This article was reviewed by Andrew Flueckiger, a member of the Finder Editorial Review Board and certified insurance counselor and licensed insurance agent in five states.
Shopping for life insurance can be an intimidating process, especially when it comes to the medical evaluation. Part of that exam will likely have questions about your mental health — including any history of anxiety and depression. But having either likely won’t get you denied outright, and if it’s well-managed you may not see a difference in rates.
Can I get life insurance if I’ve been diagnosed with depression?
Yes, but your rates will depend on your history of depression. Low-risk candidates with a short or mild history of depression, one or no medications and no hospitalizations will be able to get a policy at a competitive rate.
If you’re considered medium risk, you may have to pay a higher premium or agree to a shorter term for your policy. High-risk applicants can be denied insurance, particularly if there are other health risks involved.
How to get life insurance with depression
Taking out insurance if you have a history of depression requires:
Show you’re following your doctor’s orders. If you’ve been prescribed medication or therapy, you’re more likely to be approved if you can show you’ve been following your doctor’s orders. A history of noncompliance can result in a denied application.
Include your complete medical record. Your insurance company will want to know what medications you’ve tried, how many medications you’re currently on, whether you’ve ever been hospitalized and whether you’ve experienced physical side effects from depression or been diagnosed with an associated illness.
Answer with honesty. It’s important that you disclose anything that might impact your insurance policy. Failure to disclose such details might lead to your beneficiary having their claim denied.
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What questions will my insurer ask about my depression?
Be prepared to answer these questions:
What are your symptoms of depression?
Is there a history of depression in your family?
Have you been diagnosed with any other mental illness?
When did you first experience symptoms and did they happen as a result of something specific?
How many episodes of depression do you experience and how long do they typically last?
Have you been hospitalized as a result of depression?
Have you received treatment for this condition? If so, what type?
Are you still receiving treatment? If not, what was the last date of treatment?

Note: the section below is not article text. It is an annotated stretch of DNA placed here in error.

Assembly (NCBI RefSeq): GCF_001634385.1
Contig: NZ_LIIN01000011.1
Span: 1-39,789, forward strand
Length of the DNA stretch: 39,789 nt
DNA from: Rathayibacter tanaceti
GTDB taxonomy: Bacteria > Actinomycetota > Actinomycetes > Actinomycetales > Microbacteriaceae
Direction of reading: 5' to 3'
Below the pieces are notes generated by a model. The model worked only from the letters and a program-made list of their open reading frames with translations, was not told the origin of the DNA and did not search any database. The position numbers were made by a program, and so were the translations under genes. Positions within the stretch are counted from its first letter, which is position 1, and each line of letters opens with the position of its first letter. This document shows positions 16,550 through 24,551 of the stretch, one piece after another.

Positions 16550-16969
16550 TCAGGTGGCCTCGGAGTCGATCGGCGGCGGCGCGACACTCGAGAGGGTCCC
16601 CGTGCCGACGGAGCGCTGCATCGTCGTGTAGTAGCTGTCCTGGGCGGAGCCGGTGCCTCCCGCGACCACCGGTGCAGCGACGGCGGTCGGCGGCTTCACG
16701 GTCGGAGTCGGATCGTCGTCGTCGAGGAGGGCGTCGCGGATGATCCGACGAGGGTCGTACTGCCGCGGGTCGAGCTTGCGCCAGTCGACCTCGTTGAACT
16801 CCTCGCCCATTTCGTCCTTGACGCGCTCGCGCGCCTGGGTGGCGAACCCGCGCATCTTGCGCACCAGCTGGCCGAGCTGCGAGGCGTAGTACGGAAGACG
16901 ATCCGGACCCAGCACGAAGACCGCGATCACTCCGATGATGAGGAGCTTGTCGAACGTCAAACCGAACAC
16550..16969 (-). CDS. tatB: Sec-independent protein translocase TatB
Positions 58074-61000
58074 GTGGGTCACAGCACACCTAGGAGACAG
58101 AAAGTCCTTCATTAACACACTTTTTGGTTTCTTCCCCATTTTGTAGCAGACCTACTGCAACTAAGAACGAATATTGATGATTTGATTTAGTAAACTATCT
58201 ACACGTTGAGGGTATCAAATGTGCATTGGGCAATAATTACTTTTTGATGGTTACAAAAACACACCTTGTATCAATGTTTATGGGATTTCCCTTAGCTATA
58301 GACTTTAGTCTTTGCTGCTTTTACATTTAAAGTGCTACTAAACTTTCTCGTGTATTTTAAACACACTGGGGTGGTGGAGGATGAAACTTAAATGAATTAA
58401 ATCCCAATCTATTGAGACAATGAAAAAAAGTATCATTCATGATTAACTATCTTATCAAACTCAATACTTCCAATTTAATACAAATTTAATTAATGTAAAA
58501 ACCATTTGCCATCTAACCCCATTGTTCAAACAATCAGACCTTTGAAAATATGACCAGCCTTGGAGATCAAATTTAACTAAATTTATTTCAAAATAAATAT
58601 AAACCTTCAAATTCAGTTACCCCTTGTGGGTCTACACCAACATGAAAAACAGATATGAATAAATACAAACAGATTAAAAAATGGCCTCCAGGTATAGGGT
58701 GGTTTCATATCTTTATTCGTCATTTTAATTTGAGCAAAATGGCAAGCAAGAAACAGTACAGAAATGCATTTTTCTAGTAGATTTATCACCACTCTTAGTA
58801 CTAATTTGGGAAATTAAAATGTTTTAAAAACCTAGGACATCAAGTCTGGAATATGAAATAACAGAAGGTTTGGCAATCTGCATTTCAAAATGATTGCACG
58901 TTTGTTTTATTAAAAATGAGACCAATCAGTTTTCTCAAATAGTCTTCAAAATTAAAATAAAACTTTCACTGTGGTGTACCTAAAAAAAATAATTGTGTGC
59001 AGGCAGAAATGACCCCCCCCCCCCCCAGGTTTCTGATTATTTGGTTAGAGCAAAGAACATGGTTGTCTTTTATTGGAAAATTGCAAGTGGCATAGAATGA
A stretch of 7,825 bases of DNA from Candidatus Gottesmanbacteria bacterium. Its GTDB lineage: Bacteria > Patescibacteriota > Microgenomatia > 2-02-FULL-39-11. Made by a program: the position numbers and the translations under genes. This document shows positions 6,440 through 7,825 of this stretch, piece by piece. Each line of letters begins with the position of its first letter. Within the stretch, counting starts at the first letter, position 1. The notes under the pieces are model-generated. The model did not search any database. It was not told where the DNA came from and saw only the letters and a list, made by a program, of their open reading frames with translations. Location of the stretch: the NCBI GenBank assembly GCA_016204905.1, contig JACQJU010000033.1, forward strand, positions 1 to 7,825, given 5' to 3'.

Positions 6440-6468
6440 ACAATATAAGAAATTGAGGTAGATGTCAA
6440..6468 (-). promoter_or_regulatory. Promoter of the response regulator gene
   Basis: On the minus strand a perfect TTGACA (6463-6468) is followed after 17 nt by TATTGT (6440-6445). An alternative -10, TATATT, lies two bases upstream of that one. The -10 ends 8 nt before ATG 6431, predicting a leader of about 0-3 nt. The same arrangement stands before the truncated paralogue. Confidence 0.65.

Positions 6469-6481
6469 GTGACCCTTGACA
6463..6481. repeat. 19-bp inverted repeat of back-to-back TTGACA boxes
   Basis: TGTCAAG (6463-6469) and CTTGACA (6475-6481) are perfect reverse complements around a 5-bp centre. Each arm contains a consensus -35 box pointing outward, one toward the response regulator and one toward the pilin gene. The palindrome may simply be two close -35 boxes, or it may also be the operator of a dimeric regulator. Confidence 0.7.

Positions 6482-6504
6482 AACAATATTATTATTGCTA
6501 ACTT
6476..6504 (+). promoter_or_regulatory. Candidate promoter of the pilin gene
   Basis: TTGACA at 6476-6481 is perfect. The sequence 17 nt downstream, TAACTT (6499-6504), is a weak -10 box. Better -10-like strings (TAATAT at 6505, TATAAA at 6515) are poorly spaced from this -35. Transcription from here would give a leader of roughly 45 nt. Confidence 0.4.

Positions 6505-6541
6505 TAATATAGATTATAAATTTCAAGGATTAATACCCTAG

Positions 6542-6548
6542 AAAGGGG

Have depression symptoms forced you to take time off work or impacted your ability to perform work duties?
Have you contemplated or attempted suicide?
Compare life insurance
As doctors learn more about depression, insurers are becoming more knowledgeable and it’s becoming easier to get coverage at a decent rate. Shop around and compare life insurance companies to find one that offers a policy in line with your budget and your needs.
Counseling services for people suffering from depression
National Suicide Prevention Lifeline. Call 800-273-8255 at any time, 24/7, if you’re experiencing a mental health crisis.
SAMHSA’s National Helpline. Call 800-662-4357 at any time, 24/7, for information on mental health services. Counselors are available in both English and Spanish.
Frequently asked questions
If you’re denied, you may have more luck with a different insurer. Each insurer has unique underwriting guidelines, which means that a different company may consider you a lower risk.
You can also wait before applying again. If you were recently diagnosed, had a change in medication or were hospitalized in the past year, you’ll be more likely to be accepted if you wait at least a year before reapplying.
Any medical conditions you’re diagnosed with after your policy is finalized typically won’t affect your life insurance. That’s another reason it can be a good idea to open a policy when you’re younger and healthier.
If you don’t pay your premiums or you didn’t disclose important information to your insurer — such as a diagnosis not included in your paperwork — the claim can be denied.
Some insurers also exclude suicide from coverage, but that’s typically only within the first two years.
It largely depends on the individual life insurance company. Some insurance companies may treat it the same as other forms of depression, largely because not as much research on postpartum depression is available. Others may not factor it in at all.
You may find it helpful to work with an independent agent or insurance broker to find the best company for your needs at a good rate, especially if you’ve experienced postpartum depression.
Dawn Daniels is a publisher with Finder, based out of Oregon. Her background includes editing more than 40 published books, including books on personal finance and meditation. In her spare time, Dawn enjoys hiking ridiculous distances and collapsing in exhaustion.
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